CalFit Success Story: Dennis Kearney Kearney is up at 2:30 a.m.

But unlike most people who would normally try to slide back under the covers, the Marine Corps and Air Force veteran relishes these early morning hours.

“Normally, I wake up at 2:30 or 3 a.m., read, have an hour to myself. And then I’m off to the gym,” the school teacher said.



Kearney enjoys the quiet of the wee hours of the morning. But those early wake-up calls are a result of his chronic insomnia and pain stemming from various injuries over the years. An injury while serving overseas led him to a shoulder replacement, and three previous surgeries — one knee replacement and two other shoulder operations — often keep him from sleeping more than three hours at a time.

“Most nights I only sleep about two to three hours because of the pain,” he says.

But Kearney has found an escape through hard work, turning the obstacles of pain and insomnia into a reason to focus his energy on his health by eating clean and exercising.

“When I’m up in the middle of the night and can’t sleep, California Family Fitness has really given me a place to go early in the morning to be with friends and work out,” Kearney says. “I’m one of about 10 people who are the first to arrive every morning. We get together, we socialize and get our workouts in.”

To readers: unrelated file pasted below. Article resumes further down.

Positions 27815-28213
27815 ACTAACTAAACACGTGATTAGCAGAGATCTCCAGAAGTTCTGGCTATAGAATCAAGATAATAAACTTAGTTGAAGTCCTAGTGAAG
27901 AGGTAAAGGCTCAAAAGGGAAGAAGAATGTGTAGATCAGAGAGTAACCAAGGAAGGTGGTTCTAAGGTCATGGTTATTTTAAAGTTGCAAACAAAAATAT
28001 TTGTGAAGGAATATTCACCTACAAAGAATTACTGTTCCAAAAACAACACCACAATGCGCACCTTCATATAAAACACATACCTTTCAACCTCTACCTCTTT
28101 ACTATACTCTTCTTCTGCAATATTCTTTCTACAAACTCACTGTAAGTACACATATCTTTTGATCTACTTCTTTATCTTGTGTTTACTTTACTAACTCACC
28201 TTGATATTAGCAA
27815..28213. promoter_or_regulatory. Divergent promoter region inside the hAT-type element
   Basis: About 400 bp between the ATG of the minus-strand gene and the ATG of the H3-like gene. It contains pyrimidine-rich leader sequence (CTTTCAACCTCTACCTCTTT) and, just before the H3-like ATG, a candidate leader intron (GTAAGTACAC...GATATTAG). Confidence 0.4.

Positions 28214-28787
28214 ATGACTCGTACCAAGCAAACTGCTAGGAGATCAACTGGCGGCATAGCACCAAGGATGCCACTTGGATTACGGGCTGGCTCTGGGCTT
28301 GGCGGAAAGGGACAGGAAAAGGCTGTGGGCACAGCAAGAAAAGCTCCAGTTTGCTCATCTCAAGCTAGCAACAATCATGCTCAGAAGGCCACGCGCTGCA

Those workouts, he says, have been critical in him overcoming some of the anxiety he developed after his tours overseas during Operation Iraqi Freedom.

“I was sick and tired of being sick and tired of not being able to sleep and turning to drinking to help me sleep better and to help with the pain,” Kearney said. “And when I couldn’t sleep, getting up in the middle of the night and going to the gym helped a lot.

“I enjoy seeing people there, people older than me [and] other disabled veterans at the gym early in the morning. It means a lot to me, too, knowing that I may be helping them make a difference in their lives and getting them off the couch.”

That inspiration is something he also hopes bleeds over into his relationship with his young daughter.

“I try to instill better eating habits and fitness in her,” Kearney said. “And I’ve got her involved with racquetball. She enjoys volleyball, soccer [and] she loves to swim.

“I hope I’m making a difference for her future choices.”